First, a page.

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A Just Zionism: On the Morality of the Jewish State Paperback – July 18, 2011

ISBN-13: 978-0199812066 ISBN-10: 0199812063

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Product Details

  • Paperback: 178 pages
  • Publisher: Oxford University Press (July 18, 2011)
  • Language: English
  • ISBN-10: 0199812063
  • ISBN-13: 978-0199812066
  • Product Dimensions: 9.1 x 0.6 x 6.1 inches
  • Shipping Weight: 9.9 ounces (View shipping rates and policies)
  • Average Customer Review: 3.5 out of 5 stars  See all reviews (4 customer reviews)
  • Amazon Best Sellers Rank: #1,709,308 in Books (See Top 100 in Books)

Editorial Reviews


"There are an awful lot of books dealing with the politics of Israel/Palestine, written mostly in defense of one side or the other. A Just Zionism, however, presents the first systematic philosophical analysis of the Zionist enterprise as a whole, in each of its historical moments and in all its moral/political aspects. The arguments are meticulously developed, and the book is very carefully constructed. Any reader who is caught up, as I am, in the Israel/Palestine debates will find it intellectually engaging."--Michael Walzer, Professor Emeritus, School of Social Science, Institute for Advanced Study, and author of Just and Unjust Wars

"Chaim Gans deals with a very tough topic: the moral justification of Zionism. He presents all positions in the best of light. He is passionate when possible and dispassionate when necessary. A discussion on the moral justification of Zionism would look very different and far better if those involved in the debate would take heed of this engaging book."--Avishai Margalit, Professor, School of Historical Studies, Institute for Advanced Study

About the Author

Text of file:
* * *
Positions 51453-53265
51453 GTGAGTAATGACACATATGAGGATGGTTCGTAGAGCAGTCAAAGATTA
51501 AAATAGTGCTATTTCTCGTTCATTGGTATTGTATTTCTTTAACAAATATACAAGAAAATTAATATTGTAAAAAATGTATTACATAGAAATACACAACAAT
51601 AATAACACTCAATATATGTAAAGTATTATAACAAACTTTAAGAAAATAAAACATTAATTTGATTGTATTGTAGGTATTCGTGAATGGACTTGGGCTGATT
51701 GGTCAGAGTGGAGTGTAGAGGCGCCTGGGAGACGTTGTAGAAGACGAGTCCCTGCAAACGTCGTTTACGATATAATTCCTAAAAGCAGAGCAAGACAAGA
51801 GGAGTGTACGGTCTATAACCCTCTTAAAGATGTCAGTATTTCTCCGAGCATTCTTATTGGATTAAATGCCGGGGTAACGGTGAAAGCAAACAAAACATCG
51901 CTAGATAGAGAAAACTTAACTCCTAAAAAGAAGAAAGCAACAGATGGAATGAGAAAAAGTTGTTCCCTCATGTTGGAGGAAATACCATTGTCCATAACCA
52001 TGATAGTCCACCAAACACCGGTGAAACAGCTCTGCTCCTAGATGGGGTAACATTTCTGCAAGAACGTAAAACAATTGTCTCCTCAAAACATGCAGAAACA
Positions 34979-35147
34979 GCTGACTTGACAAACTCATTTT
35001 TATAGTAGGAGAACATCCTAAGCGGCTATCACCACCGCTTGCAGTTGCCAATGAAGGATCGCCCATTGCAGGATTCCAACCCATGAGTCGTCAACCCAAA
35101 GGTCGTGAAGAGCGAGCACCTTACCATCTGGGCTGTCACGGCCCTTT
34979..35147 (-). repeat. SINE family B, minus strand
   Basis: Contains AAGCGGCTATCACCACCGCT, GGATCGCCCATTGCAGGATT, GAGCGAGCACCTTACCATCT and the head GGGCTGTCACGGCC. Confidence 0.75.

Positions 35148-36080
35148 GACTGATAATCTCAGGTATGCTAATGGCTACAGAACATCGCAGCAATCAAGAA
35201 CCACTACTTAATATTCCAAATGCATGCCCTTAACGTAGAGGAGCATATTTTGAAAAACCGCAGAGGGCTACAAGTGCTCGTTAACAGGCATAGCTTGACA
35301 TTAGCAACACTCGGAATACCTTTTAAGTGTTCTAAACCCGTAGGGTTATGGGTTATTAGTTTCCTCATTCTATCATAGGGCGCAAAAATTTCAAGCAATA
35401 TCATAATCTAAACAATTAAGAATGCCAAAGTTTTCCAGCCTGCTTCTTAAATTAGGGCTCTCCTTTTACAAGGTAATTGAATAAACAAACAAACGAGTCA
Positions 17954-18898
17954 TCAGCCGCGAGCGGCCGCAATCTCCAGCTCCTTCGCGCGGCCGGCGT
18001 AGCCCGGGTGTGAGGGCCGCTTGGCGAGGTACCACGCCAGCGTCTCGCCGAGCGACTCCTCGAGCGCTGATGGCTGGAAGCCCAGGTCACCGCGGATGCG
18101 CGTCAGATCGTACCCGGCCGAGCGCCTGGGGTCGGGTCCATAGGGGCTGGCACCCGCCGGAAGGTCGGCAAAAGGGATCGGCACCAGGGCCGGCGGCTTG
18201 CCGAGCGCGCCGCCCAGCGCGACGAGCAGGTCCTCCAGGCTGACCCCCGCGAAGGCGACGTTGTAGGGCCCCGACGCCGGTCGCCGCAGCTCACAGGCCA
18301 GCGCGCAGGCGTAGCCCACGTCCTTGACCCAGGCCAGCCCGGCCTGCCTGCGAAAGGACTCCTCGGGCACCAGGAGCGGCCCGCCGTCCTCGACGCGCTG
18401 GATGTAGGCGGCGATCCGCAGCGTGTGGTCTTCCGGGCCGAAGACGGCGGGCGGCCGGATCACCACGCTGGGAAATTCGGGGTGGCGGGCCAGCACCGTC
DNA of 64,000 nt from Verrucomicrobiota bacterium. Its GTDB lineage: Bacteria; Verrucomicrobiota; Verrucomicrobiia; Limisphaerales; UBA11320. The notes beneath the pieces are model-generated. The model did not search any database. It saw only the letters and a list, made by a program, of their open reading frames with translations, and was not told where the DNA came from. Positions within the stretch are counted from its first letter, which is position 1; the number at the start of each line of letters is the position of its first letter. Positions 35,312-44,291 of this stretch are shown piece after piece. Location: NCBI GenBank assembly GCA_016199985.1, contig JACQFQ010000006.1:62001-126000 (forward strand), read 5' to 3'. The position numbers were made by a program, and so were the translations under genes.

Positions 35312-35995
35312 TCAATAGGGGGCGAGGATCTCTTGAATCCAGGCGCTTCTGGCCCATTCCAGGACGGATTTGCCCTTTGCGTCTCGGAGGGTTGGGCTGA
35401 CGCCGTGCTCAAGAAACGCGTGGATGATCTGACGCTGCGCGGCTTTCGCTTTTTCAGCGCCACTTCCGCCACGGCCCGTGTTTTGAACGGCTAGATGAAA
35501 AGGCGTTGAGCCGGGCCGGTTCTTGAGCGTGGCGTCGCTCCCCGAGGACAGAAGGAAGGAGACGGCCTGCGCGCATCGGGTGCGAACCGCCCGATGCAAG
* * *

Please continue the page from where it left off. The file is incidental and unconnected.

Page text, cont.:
Chaim Gans is Professor of Law at Tel Aviv University and a political philosopher. The author of The Limits of Nationalism, he focuses on the philosophical analysis of politics and public affairs.

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Customer Reviews

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12 of 15 people found the following review helpful By Jeremiah Haber on July 24, 2008
Format: Hardcover
In A Just Zionism: On the Morality of the Jewish State, Tel-Aviv University law professor and moral philosopher Chaim Gans presents a nuanced defence and critique of the right of the State of Israel to continue to exist as it was founded, and of some of Israel's controversial laws and policies, e.g., the law of return. Gans is a liberal nationalist, that is, he believes that nationalism is defensible because a common national heritage has great possibilities for enriching the lives and identities of individuals in a liberal state. So if you're a post- or anti-nationalist, this book won't be up your alley. The book's novel approach is to assume, for the sake of argument, the truth of the Zionist narrative of Jewish history and the legitimacy of liberal nationalism. The author then explores what justifiably follows and does not follow from such assumptions. And his answers will not make make many Israel advocates happy, those who are content with fallacious and self-serving moral arguments.